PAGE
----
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This tall wildflower makes for a good garden perennial. Arkansas Ironweed (or Great Ironweed) gained 3 out of 4 stars in the Chicago Botanic Gardens Ironweed trials. 

It forms sizable clumps, has narrow leaves, and bears large (1.25") fluffy purple flowers from late summer through mid fall. 

Although full sun is optimal, it will tolerate half shade and is also black walnut tolerant. 

The flowers offer nectar and pollen to many native bees and pollinators (see below)It's older scientific name is Vernonia crinita.

Blooming Time: mid August - early October
Size: clumps about 5' tall x 3' wide
USDA Zones: 5 to 9
Culture: full sun to half shade, average soil, clay, loam
Moisture Needs: average to wet
Origin: native to several Midwestern/central states as well as NC, NY and CT (see the BONAP distribution map). In nature it is often found growing along streams, in wet meadows, thickets, gravel, sand bars, etc.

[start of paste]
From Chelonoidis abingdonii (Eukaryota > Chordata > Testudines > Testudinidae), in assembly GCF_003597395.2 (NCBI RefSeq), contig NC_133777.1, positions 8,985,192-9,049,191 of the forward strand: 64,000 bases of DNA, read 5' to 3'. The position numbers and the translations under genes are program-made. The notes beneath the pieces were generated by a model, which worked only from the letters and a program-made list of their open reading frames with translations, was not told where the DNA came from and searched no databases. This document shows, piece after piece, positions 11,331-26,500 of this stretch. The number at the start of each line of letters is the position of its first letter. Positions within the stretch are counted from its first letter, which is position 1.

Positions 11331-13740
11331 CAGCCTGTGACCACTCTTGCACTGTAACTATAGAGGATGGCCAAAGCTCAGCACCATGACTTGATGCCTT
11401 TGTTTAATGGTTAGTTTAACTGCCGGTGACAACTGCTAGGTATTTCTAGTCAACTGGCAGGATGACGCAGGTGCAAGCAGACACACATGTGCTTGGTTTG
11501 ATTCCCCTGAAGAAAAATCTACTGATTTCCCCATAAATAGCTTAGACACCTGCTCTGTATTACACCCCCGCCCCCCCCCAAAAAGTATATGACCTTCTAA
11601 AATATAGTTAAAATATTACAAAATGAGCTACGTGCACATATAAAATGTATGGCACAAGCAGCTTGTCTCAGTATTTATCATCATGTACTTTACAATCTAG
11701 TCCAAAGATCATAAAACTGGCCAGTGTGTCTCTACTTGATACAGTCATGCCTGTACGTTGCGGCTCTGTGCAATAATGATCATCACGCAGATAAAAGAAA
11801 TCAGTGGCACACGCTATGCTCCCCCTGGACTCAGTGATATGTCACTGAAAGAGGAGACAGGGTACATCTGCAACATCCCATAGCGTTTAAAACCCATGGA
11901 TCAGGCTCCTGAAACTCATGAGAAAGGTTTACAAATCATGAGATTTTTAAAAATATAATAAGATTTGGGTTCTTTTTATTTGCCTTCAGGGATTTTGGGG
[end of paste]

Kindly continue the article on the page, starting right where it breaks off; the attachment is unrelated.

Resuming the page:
Deer/Rabbit Resistant: yes / yes
Attracts Butterflies or Pollinators: yes / yes; attracts bumblebees, little carpenter bees, cuckoo bees, digger bees, leaf-cutting bees, Halictid bees (incl. green metallic bees), bee flies, butterflies, and skippers. Host plant for several bugs, moths and grasshoppers.
Attracts Hummingbirds: no
Pot Size: square 3.5" x 5" deep pot
Plant Combinations:
Picture Copyright:
Eric Hunt, Commons Wikipedia